1. Not finding help here? Sign up for a free 30min tutor trial with Chegg Tutors
    Dismiss Notice
Dismiss Notice
Join Physics Forums Today!
The friendliest, high quality science and math community on the planet! Everyone who loves science is here!

Riemann Sums

  1. Mar 12, 2013 #1
    1. The problem statement, all variables and given/known data
    Let f(x) be defined on [0,1] by

    f(x) = 1 if x is rational
    f(x) = 0 if x is irrational.

    Is f integrable on [0,1]? You may use the fact that between any two rational numbers
    there exists an irrational number, and between any two irrational numbers there exists
    a rational number.

    2. Relevant equations


    3. The attempt at a solution

    Divide into n sub-intervals.

    Δxi=1/n

    U(f,Pn) = Ʃ(f(Ui)Δxi) = [itex]\sum(1)(1/n)[/itex] = 1/n
    L(f,Pn) = Ʃ[f(li)](Δxi) = [itex]\sum(0)(1/n)[/itex] = 0

    As n[itex]\rightarrow[/itex] [itex]\infty[/itex] both U(f,Pn) and L(f,Pn) [itex]\rightarrow[/itex] 0

    Therefore [itex]\int f(x)dx[/itex] = 0

    Is this correct?
     
    Last edited: Mar 12, 2013
  2. jcsd
  3. Mar 12, 2013 #2

    Zondrina

    User Avatar
    Homework Helper

    ##f## is most certainly not integrable on any interval ##[0,b]##.

    For each sub interval ##[x_{i-1}, x_{i}]## you can always find a rational number ##r \in [x_{i-1}, x_{i}]## with ##f(r) = 0##.

    So this tells you something about the lower sum.

    We can also find an irrational number ##q \in [x_{i-1}, x_{i}]## such that ##f(q) = 1##.

    This tells you something about the upper sum.

    Using this you can deduce ##f## is not integrable on any interval ##[0,b]##.
     
  4. Mar 12, 2013 #3
    Shouldn't it be f(r) = 1 and f(q) = 0?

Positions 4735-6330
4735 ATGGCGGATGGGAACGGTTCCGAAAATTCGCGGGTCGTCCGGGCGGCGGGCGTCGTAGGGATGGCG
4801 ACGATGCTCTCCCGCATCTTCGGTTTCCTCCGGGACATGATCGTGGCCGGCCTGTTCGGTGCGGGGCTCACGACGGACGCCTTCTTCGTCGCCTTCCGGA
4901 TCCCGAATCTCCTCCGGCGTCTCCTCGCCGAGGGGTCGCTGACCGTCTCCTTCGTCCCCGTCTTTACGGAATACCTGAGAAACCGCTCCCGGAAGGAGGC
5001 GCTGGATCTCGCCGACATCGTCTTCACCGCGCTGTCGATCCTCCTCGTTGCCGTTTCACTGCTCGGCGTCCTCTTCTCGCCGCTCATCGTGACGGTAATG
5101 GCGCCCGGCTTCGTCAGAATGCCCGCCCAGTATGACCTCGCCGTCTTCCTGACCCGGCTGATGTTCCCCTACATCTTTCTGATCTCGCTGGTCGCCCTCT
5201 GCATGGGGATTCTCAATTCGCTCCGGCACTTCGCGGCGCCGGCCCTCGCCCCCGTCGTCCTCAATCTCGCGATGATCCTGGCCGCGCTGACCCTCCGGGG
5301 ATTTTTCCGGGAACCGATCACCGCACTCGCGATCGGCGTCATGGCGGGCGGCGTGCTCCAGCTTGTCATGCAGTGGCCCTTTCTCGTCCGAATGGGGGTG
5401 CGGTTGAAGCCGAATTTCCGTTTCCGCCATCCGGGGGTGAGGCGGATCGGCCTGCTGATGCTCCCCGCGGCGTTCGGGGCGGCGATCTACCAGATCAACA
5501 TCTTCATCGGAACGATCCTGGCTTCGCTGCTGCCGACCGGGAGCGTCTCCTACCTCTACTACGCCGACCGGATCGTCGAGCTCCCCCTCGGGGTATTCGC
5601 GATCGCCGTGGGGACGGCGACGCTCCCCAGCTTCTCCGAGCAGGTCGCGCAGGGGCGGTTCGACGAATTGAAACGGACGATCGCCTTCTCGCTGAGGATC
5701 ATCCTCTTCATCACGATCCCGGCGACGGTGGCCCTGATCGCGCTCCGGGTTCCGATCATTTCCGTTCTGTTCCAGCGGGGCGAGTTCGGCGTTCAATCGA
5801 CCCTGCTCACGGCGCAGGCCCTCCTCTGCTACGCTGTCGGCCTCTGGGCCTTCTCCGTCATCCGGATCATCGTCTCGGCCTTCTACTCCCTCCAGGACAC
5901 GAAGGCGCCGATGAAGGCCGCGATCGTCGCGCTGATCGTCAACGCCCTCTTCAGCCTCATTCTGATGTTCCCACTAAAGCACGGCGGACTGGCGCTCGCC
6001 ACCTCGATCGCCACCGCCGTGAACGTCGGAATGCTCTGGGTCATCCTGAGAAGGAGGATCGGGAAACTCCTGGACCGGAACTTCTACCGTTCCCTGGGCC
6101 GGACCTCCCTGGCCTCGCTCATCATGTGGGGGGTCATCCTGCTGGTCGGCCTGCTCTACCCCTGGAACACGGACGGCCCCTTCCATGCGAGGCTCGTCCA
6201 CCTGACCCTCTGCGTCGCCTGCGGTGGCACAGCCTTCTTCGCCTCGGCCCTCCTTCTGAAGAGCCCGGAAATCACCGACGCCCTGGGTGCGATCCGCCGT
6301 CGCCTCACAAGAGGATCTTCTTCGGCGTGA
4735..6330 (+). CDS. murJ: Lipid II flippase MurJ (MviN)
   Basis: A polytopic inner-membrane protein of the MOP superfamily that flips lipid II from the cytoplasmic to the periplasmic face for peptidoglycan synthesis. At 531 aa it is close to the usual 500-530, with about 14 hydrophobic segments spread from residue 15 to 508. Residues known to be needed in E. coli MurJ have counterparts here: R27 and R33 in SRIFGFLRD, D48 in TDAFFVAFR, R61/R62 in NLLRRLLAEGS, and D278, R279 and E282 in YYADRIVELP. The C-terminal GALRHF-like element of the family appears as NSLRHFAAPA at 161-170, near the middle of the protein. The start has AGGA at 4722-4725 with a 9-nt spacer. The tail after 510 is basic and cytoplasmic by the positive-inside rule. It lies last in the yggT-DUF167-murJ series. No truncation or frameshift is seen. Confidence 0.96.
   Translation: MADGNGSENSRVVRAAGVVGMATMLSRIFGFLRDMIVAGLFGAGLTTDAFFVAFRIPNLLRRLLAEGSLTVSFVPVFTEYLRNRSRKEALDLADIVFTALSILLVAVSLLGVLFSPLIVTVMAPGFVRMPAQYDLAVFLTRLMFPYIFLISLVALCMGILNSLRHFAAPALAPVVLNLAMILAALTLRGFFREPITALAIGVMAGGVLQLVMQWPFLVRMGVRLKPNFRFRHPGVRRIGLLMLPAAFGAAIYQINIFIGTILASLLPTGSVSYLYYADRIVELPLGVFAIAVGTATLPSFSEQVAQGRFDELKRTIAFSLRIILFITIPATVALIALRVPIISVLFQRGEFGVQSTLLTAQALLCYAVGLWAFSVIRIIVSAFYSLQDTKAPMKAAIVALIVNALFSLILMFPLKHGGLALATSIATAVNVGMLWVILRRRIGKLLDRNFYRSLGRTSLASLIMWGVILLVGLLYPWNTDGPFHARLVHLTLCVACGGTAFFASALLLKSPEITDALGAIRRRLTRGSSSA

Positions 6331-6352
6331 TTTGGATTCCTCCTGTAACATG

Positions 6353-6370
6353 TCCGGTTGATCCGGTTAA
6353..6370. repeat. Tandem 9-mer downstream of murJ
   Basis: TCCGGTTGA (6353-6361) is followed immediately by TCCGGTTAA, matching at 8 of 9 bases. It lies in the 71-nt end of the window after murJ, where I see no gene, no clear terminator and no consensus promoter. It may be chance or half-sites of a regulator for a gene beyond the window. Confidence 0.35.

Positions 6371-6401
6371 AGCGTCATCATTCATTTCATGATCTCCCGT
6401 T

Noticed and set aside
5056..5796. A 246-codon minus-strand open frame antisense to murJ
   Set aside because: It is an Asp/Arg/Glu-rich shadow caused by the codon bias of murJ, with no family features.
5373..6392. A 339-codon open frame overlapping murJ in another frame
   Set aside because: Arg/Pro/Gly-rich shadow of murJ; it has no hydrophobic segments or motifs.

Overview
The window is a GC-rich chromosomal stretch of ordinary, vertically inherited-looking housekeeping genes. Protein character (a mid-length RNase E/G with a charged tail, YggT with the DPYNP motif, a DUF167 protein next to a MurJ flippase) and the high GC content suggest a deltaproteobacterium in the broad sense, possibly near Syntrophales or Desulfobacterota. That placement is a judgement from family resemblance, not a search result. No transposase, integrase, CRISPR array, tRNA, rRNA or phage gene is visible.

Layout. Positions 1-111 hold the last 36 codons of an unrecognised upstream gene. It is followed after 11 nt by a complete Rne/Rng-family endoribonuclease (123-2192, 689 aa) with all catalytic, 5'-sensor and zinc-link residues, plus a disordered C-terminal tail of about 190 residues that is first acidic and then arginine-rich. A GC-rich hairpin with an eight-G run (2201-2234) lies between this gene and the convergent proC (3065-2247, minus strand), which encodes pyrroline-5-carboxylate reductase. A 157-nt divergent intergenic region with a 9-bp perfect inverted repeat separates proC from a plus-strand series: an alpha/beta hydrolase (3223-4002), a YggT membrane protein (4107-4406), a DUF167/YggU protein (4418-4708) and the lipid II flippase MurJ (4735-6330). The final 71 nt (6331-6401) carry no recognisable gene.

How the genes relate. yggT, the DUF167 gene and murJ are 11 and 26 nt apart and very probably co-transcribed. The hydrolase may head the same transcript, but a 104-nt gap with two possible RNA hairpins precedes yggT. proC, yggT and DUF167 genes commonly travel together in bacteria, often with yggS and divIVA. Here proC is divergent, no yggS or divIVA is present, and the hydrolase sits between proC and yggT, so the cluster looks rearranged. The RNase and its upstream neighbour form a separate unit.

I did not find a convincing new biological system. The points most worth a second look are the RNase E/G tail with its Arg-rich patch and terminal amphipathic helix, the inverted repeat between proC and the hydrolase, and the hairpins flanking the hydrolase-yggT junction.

5. Mar 12, 2013 #4

    Zondrina

    User Avatar
    Homework Helper

    Oh whoops! Yes you're right.

    My bad about that, but you see what I was getting at right?
     
  6. Mar 12, 2013 #5
    No I can't say I do.
     
  7. Mar 12, 2013 #6

    Zondrina

    User Avatar
    Homework Helper

    Well... lets do the upper sum then as an example.

    Since ##f(r) = 1##, you know ##M_i = 1## no matter what sub-interval you choose.

    The upper sum is defined as such :

    ##S_p = \sum M_i Δx_i = \sum 1 Δx_i = b##

    Now try doing the lower sum ##s_p##, what do you get?

    EDIT : Just for clearness ##M_i = sup\{ f(x) \space | \space x \in [x_{i-1}, x_i] \}##
     
  8. Mar 12, 2013 #7
    f(q) = 0
    mi = 0

    sp = ƩmiΔxi = 0
     
  9. Mar 12, 2013 #8

    Zondrina

    User Avatar
    Homework Helper

    Exactly. So sup(sp) = 0 and inf(Sp) = b.

    Since 0 ≠ b, we know that f can't be Riemann integrable on any [0,b].

    You can actually generalize it to any [a,b].
     
  10. Mar 12, 2013 #9
    Ok, Thank you very much. But would you mind telling me what I did wrong in the 1st post? What assumption of mine is incorrect?
     
  11. Mar 12, 2013 #10

    Zondrina

    User Avatar
    Homework Helper

    You took n to infinity which wasn't what you were supposed to do.

    A function is Riemann Integrable on an interval [a,b] if sup(sp) = inf(Sp).
     
  12. Mar 13, 2013 #11

    SammyS

    User Avatar
    Staff Emeritus
    Science Advisor
    Homework Helper
    Gold Member

    [itex]\displaystyle U(f,P_n)=\sum_{i=1}^{n}(1)(1/n)=n(1/n)=1[/itex]
     
Know someone interested in this topic? Share this thread via Reddit, Google+, Twitter, or Facebook

Have something to add?
Draft saved Draft deleted



Similar Discussions: Riemann Sums
  1. Riemann sums (Replies: 2)

  2. Riemann Sums (Replies: 2)

  3. Riemann Sums (Replies: 5)

  4. Riemann sum (Replies: 1)

  5. Riemann sums (Replies: 3)

Loading...